The Fort Worth Chamber of Commerce’s annual Spirit of Enterprise Award was presented to Byrne Construction, the largest Fort Worth-based construction firm and the city’s largest Hispanic-owned construction firm. The 90-year-old company constructed the original Montgomery Plaza, the Kimbell Art Museum and the Pier 1 Imports building among many other iconic Fort Worth structures. John Avila, Jr., chairman, accepted the award. The Chamber also awarded the third annual Susan Halsey Executive Leadership Award to Rusty Reid, president and CEO of Higginbotham.

(9) comments

Clyde Picht

As a Fort Worth councilman I did not favor creating the city owned longhorn herd and argued that aviation has contributed far more to our economy. The rest of the council disagreed and we kept the high cost longhorns and dismissed the idea of an aviation museum. Maybe we can ease into the 21st Century by giving the herd to stockyard businesses to support if it has such a favorable economic impact and changing our logo to an F-35 with horns.


Fort Worth has done quite well with being a different city and Cowtown doesn't seem to be hurting anyone, except maybe people not from here. What about the town being named after a Fort ? Why would Fort Worth listen to someone from Richmond VA. compare the two cities and comment on what's best for the economy again ?
Residents with income below the poverty level in 2016:
Richmond: 32.1%
Whole state: 14.6%
Residents with income below 50% of the poverty level in 2016:
Richmond: 15.5%
Whole state: 5.2%
Renting rate in this city among poor and not poor residents:
Residents below poverty level: 84.4%
Residents above poverty level: 46.4%

Read more:


It fits because the catchy phrase roles easily off the tongue, differentiates from Dallas and is inclusive of but not offensive to our bovine friends. Also, people use our modern transportation industries as a gateway to not only the West but also to the rest of the world and the word "Gateway" infers this.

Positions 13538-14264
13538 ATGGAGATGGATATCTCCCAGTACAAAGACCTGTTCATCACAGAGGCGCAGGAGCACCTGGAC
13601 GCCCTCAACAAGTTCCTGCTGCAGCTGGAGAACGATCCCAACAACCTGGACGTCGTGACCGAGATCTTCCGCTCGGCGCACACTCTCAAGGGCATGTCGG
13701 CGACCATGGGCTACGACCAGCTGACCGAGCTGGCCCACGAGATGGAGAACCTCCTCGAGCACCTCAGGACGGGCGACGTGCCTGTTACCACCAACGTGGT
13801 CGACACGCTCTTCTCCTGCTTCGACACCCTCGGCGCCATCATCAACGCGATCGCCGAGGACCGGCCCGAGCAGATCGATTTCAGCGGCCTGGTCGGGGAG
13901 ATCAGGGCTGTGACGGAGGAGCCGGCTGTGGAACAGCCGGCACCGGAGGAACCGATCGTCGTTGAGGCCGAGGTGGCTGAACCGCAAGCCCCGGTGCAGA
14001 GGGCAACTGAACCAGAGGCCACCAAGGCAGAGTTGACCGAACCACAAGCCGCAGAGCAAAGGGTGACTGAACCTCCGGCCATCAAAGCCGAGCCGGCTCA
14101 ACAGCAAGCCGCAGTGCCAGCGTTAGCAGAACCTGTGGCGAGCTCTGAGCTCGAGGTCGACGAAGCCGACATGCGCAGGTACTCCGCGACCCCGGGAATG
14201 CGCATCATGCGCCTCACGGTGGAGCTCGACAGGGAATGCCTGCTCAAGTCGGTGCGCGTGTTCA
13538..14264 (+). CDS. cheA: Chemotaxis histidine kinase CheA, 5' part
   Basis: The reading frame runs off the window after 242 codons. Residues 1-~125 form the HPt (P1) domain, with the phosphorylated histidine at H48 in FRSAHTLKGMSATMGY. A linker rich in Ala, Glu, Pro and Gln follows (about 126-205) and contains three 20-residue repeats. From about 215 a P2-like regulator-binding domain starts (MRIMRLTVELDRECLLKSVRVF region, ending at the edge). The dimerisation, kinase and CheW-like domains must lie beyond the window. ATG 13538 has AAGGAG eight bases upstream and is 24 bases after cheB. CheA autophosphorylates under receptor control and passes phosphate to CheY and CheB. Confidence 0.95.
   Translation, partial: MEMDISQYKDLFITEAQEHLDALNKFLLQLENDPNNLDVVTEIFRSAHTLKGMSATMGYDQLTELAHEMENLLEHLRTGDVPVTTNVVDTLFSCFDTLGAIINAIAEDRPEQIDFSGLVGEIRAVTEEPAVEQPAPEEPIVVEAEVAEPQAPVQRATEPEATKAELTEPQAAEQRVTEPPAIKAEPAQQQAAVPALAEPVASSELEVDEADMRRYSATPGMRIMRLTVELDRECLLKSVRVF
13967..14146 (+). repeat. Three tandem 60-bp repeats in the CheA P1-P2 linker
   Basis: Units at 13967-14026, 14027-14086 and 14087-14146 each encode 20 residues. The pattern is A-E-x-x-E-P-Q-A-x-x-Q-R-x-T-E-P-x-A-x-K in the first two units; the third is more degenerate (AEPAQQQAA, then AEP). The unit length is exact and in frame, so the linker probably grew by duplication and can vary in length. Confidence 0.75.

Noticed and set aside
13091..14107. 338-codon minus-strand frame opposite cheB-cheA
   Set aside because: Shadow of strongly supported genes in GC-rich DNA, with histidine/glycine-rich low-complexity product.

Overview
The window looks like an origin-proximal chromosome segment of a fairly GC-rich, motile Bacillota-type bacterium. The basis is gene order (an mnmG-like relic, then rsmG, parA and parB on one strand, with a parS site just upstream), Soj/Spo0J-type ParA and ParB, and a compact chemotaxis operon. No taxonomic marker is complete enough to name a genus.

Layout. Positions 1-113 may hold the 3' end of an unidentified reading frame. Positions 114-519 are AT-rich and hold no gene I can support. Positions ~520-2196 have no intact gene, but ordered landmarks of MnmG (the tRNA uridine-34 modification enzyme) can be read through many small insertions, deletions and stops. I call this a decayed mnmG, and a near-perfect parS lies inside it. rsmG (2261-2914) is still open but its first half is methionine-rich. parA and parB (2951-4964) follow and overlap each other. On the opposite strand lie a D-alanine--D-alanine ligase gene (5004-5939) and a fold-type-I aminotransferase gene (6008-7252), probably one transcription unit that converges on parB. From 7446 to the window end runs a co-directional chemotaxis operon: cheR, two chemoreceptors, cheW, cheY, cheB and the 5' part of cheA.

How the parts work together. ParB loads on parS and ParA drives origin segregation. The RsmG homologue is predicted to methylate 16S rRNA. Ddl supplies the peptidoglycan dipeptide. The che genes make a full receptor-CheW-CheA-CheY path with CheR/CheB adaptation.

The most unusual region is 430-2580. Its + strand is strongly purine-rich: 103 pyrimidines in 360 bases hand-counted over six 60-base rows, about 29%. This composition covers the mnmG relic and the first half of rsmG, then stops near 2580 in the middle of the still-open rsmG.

Allen Wallach

People love the mystique and romance of the old west. It is uniquely American, and thanks to our city's history and preservation, something that helps to position and differentiate Fort Worth from other locales. There is a saying: if you want to see Atlanta, go to Dallas. Trying to hide our western heritage just to be perceived as yet another, nondescript cosmopolitan city is a mistake. Fort Worth is a marvel of modern placemaking, with all of the sophisticated attributes and amenities a citizen or visitor could want –– but it ALSO has one thing that other cities do not: an authentic Texas vibe for those who want it. In this case, the whole is greater than the sum of its parts. As a city, we are better embracing both our cowboys AND culture. As for the longhorn image debate, the logo doesn't seem to stigmatize the University of Texas, so why should we worry about. Either way, the nickname "Cowtown" has gotta go.


It's a big jump from Cowtown, a place that is the start of the West to Richmond, the home of the Confederacy that fought a war, in part, to keep slavery. And Cowtown does beat the fk out of FunkyTown.


I agree with Mr. Wallach. We have a lot of diverse things to offer here in Fort Worth but I love it when I come through the Stockyards and see all the tourists. It makes me proud that they want to come here and experience the uniqueness of Cowtown.

PNW Texan

I understand the thoughts of the diversity of Ft Worth, but I don't think you have to get rid of the Cowtown moniker to do this. It may be a case of an additional branding or slogan. Just remember to not over think it. Ft Worth is a fantastic city with great growth. Having worked in the marketing world for over 25 years, I am reminded of a former boss you used to tell me to don't get caught up in the "Analysis Paralysis"


Hello this post is very nice.